The difference in median age at early exit from the labour force between the type 1 (54.0 years; 95% CI 53.7, 54.3) and type 2 (58.3 years; CI 58.2, 58.4) diabetes groups was 4.3 years (Fig. 1a). In early adulthood, the risk of early exit in the type 2 diabetes group was higher compared with the type 1 diabetes group. However, the risk of early exit increased more rapidly in the type 1 diabetes group and exceeded that of the type 2 diabetes group at age 40. The risk of early exit by 55 years of age was 53% and 40% for people with type 1 and type 2 diabetes, respectively. The difference in risk of early exit was highest at age 56 (13.4%) and remained similar until age 60. The sudden increase in risks of early exit at age 60 is due to the possibility of retiring on an unemployment pension.
Close to the statutory retirement age, men had a notably higher risk of early exit than women in both diabetes type groups. Among men, the median age at early exit was 53.3 (CI 52.9, 53.7) and 57.4 (CI 57.0, 57.8) for people with type 1 diabetes and type 2 diabetes, respectively, resulting in a difference of 4.1 years (Fig. 1b). Among women, the difference was 3.4 years (type 1: 55.3 [CI 54.9, 55.8]; type 2: 58.7 [CI 58.5, 58.9]). Men with type 2 diabetes had a notably higher risk of early exit in early adulthood compared with all other groups. The risk for both men and women with type 1 diabetes exceeded that of men with type 2 diabetes approximately at age 47. When only people with an early exit were considered, women had a higher risk of early exit in both diabetes type groups throughout the working age.
Association of diabetes type and complications with early exit from the labour force
According to the crude comparison, the hazard of early exit from the labour force was 28% lower for people with type 2 diabetes compared with type 1 (Model 1, Table 2). When the onset of diabetes was controlled for, type 1 and type 2 diabetes were observed to increase the hazard by 62% and 18%, respectively, compared with those without a diagnosis at the same age (Model 3).
After inclusion of complications in the models, the hazard ratios approached unity between diabetes types, approximately to one-half of the unadjusted ratio. Complications were observed to increase the hazard (Model 2), with eye-related complications as an exception. Cardiovascular complications demonstrated the largest effect, increasing the hazard nearly 80%, followed by kidney-related complications (Model 2). Hazard ratios of the complications differed only slightly when examined together with the overall grouping or the time-dependent diabetes onsets (Models 2 and 4). Men had a slightly higher hazard compared with women.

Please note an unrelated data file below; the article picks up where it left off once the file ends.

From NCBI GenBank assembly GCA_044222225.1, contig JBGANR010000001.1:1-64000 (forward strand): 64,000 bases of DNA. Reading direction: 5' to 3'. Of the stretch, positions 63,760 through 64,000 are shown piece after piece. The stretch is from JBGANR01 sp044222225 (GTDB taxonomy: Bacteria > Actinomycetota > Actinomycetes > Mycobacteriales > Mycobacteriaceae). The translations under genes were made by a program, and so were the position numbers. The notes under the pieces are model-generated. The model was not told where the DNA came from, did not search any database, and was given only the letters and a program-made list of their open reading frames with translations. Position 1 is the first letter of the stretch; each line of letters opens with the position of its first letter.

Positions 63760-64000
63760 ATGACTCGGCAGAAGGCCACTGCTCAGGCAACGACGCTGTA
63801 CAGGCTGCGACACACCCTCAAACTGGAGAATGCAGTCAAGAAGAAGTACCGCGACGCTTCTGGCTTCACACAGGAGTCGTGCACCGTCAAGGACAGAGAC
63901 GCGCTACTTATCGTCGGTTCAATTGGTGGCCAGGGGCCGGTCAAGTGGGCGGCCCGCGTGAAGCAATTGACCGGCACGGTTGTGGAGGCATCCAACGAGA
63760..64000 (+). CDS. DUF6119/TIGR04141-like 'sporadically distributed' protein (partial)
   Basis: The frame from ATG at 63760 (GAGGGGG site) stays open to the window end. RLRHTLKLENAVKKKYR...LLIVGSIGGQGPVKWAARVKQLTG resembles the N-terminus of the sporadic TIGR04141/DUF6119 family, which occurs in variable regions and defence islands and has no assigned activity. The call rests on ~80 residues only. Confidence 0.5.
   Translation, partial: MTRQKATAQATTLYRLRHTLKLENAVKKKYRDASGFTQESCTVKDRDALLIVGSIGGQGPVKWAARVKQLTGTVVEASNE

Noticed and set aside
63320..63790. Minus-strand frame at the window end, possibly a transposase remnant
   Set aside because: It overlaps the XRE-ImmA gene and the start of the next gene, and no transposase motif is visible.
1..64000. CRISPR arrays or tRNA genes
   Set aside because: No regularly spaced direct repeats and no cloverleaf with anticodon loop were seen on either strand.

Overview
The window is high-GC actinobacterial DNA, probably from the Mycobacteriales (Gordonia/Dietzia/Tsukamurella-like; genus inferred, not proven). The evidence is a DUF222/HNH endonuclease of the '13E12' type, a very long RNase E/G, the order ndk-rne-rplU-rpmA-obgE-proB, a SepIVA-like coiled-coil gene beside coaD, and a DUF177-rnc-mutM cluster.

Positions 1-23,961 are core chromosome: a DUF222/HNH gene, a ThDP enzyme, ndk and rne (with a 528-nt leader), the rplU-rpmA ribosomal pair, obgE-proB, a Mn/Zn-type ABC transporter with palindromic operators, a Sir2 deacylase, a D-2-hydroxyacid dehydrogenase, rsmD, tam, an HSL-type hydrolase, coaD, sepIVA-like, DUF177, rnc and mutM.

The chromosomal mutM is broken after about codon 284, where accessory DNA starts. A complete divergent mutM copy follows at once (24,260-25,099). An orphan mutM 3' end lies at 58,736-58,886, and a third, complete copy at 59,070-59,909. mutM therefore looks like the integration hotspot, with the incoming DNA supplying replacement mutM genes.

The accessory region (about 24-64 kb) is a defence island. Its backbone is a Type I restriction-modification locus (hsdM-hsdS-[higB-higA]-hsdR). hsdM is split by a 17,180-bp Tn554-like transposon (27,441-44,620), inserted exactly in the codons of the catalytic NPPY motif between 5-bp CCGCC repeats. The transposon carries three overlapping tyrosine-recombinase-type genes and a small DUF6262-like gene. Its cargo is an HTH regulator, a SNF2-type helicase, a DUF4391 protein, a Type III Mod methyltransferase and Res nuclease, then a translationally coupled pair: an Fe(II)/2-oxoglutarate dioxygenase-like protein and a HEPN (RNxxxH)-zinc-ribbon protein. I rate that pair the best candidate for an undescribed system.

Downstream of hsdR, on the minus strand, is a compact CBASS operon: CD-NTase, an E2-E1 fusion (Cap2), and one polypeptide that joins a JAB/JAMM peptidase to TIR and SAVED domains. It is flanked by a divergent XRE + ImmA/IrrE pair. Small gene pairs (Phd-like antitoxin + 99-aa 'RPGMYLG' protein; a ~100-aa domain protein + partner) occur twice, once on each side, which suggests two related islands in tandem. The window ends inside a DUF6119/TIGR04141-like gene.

On average, type 1 diabetes was associated with more lost working years and higher productivity costs than type 2 diabetes (Table 3, ESM Table 4). Direct association with productivity costs was observed for all complication categories, with eye-related complications as an exception. Out of the most common complication combinations, co-existent cardiovascular and kidney complications were associated with the highest mean lost working years and productivity costs in both diabetes types and regardless of sex (Table 3).
Mean lost working years before age 65 were estimated for people who had exited the labour force early in 1998–2011 (Table 4). The difference in mean lost working years between the type 1 and type 2 diabetes groups was 6.0 years, in favour of type 2 diabetes. Estimates were sensitive to assumption of expected age of retirement. In the type 1 diabetes group, a difference of 2.3 years (€35,895) was observed when comparing the estimates resulting from different expected ages of retirement (65 and 60 years). In the type 2 diabetes group, the difference was 1.7 years (€28,494).
Among people with early exit, median annual income from the last 5 years before early exit in type 1 and 2 diabetes groups was €14,318 and €17,558, respectively. In the type 1 diabetes group, mean productivity costs were 1.4-fold compared with the type 2 diabetes group (Table 4). Total productivity costs of people with early exit were €2800 million and €14,400 billion for people with type 1 and type 2 diabetes, respectively. On average, women lost more working years than men in both diabetes groups, but the differences were minor (type 1: 0.2 years, €38,087; type 2: 0.1 years, €41,468).
We examined differences in early exit from the labour force between people with type 1 and 2 diabetes, assessed the role of chronic diabetes complications in early exit and estimated the economic burden of lost productivity due to early exits.